California considers dropping mask, distancing rules at workplaces if everyone vaccinated
California is considering dropping mask and physical distancing rules for employees at work sites if everyone there is fully vaccinated, another major step in moving back to normal as COVID-19 cases continue to plummet.
The discussions come as employers are considering plans to bring employees back into workplaces, especially those that went to remote work during the pandemic. It also underscores the growing optimism that the vaccine could bring major changes fairly soon.
"For the first time in a long time, I feel optimistic," Dr. Sara Cody, the Santa Clara County health officer and public health director, and a key architect of the nation's first regional stay-at-home order, told reporters. "For a while, it seemed uncertain to me whether the vaccines or the variants would win. And I think that Team Vaccine is in the lead, holding the lead and will win."
California's Occupational Safety and Health Standards Board is expected to weigh further steps to relax masking and physical distancing requirements for vaccinated workers.
Among proposed changes the board will weigh Thursday morning: dropping a requirement for workers to wear masks when everyone in a room is fully vaccinated and does not have COVID-19 symptoms; and no longer requiring physical distancing at locations at which all employees are fully vaccinated.
Should the board approve the proposal, it will be submitted to California's Office of Administrative Law, which will have 10 days to review it and make a decision on the proposed regulation.
Current California emergency workplace health and safety regulations, which went into effect Nov. 30, require that workers wear masks when indoors, except when a worker is alone in a room or is eating or drinking but must be at least six feet away from other workers and outside air supply has been maximized. Workers must also wear a mask outdoors when less than six feet away from someone else.
Current rules also generally require workers be separated from each other by at least six feet.
The proposed change is consistent with California's existing mask rules for non-workplace settings, which already allow fully vaccinated people to gather in a room — say, in a home — without masks or physical distancing.
The workplace safety proposal is far stricter than the recent guidance issued by the U.S. Centers for Disease Control and Prevention, which offered the recommendation last week that vaccinated people no longer need to wear masks in almost all indoor or outdoor settings, with officials expressing confidence in the extraordinary effectiveness of the vaccines to protect against illness and infection.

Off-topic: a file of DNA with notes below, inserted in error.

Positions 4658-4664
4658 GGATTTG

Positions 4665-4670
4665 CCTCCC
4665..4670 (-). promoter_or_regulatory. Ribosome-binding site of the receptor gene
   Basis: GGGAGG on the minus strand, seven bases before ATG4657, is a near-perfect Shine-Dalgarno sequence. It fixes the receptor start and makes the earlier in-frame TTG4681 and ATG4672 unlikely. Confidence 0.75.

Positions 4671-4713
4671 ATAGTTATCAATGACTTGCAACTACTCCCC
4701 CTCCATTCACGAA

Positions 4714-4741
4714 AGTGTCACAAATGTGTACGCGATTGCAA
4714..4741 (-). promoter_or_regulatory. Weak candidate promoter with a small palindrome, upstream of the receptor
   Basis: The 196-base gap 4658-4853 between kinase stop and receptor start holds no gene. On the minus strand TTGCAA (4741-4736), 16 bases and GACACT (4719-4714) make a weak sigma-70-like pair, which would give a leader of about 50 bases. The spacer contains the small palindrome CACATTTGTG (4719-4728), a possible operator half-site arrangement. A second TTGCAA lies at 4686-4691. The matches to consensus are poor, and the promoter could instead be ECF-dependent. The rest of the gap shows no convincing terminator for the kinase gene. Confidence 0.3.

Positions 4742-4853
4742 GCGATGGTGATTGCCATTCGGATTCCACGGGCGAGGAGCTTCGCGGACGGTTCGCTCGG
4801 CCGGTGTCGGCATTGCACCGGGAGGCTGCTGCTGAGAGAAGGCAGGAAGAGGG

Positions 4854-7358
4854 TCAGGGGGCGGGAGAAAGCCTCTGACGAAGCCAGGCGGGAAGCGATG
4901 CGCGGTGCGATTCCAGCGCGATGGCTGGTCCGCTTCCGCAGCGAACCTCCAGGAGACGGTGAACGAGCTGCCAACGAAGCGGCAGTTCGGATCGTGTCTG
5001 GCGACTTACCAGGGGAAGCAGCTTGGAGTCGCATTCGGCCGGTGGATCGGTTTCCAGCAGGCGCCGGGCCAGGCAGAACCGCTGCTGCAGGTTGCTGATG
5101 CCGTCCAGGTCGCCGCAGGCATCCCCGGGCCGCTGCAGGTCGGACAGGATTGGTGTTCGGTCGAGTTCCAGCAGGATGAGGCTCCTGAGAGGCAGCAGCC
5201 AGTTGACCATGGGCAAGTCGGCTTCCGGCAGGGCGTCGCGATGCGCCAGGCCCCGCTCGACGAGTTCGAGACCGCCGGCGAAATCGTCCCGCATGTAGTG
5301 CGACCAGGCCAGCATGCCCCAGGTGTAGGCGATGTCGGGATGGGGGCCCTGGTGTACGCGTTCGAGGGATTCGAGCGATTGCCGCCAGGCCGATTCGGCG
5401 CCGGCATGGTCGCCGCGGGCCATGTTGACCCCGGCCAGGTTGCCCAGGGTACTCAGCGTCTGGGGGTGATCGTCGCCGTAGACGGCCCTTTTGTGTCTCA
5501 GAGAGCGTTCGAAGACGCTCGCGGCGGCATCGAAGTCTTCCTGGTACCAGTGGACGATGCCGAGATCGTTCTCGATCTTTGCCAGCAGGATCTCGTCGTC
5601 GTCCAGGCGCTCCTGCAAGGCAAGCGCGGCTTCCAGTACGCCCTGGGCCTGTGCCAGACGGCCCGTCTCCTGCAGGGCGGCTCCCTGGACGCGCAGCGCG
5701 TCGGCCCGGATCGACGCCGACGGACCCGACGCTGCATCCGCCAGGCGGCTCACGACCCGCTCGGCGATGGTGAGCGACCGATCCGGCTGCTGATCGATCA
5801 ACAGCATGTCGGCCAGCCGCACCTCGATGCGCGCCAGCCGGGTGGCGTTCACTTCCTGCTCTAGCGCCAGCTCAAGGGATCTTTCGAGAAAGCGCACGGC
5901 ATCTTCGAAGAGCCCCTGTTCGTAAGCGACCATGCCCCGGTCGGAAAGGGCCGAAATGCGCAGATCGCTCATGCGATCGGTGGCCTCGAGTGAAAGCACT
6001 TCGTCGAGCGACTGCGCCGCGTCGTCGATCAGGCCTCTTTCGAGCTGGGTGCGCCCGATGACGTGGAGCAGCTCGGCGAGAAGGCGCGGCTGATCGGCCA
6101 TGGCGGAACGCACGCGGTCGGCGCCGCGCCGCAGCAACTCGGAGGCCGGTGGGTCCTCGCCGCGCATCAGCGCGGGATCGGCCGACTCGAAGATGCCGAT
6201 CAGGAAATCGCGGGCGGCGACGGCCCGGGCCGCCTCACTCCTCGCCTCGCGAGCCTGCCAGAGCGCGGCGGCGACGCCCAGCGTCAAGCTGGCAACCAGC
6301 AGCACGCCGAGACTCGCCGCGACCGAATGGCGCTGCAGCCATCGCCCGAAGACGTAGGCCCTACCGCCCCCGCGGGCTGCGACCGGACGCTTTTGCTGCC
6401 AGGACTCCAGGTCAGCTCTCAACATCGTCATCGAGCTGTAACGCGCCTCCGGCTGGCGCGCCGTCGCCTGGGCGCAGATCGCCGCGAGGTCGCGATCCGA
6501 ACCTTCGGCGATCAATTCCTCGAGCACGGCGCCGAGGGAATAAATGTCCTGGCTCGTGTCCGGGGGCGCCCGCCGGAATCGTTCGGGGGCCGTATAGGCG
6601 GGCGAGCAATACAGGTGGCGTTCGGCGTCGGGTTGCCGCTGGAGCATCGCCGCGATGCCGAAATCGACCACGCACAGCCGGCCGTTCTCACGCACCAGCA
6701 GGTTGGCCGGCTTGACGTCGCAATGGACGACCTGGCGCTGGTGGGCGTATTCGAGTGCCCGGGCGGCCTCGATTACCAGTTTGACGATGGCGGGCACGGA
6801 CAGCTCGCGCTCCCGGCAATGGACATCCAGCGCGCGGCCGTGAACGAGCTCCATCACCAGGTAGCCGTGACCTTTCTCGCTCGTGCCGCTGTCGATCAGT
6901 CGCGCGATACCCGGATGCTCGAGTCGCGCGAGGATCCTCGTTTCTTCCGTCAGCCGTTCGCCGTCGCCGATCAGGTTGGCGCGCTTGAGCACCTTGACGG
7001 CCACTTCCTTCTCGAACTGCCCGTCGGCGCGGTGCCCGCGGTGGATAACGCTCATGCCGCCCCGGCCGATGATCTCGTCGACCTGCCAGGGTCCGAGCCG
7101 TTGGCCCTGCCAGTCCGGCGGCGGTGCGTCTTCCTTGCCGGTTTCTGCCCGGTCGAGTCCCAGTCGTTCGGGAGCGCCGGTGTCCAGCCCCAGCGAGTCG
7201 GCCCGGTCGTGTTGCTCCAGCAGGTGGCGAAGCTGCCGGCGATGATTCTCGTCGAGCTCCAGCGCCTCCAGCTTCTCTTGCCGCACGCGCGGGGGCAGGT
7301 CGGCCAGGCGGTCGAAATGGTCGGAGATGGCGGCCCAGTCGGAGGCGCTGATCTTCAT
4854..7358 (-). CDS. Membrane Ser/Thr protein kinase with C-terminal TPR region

Some infectious diseases experts suggested the proposed relaxation in California's workplaces could be loosened further.
They pointed out that fully vaccinated people are highly protected from the coronavirus, even when in close contact with unvaccinated people. Even in the rare instance that a vaccinated person still gets infected anyway, chances are they will either show no symptoms or have very mild symptoms, and are unlikely to transmit the virus to other people.
"I feel that they are trying to be conservative," said Dr. Robert Kim-Farley, medical epidemiologist and infectious diseases expert at the UCLA Fielding School of Public Health. "I think it's very likely that the board, as we go out further and have more and more people vaccinated and go to extremely low levels of disease circulating in the population, I would anticipate that they would revisit these recommendations."
Kim-Farley said he's supportive of California's plan to move forward with relaxing of more restrictions around June 15, when the state intends fully reopen the economy and adapt and phase in the CDC's relaxed guidance on masks.
Importantly, the chances people today in California are likely to get infected are far, far lower than they were at the height of the pandemic. California already has one of the lowest daily coronavirus case rates in the nation. And so, Dr. Monica Gandhi, infectious diseases expert at UC San Francisco, said as a vaccinated person, while she wouldn't be unmasked in a dense packed crowd in a place with a high case rate, she would feel fine doing so right now in San Francisco, which has a very low prevalence of virus now.
Notably, scientists in the U.K. — buoyed by the nation's high rate of vaccination — decided to embark on an unusual experiment in Liverpool, where they allowed thousands of people who tested negative for the virus to attend a crowded music festival with no masks or physical distancing.
More than two weeks later, "they saw no uptick in cases in Liverpool," Gandhi said.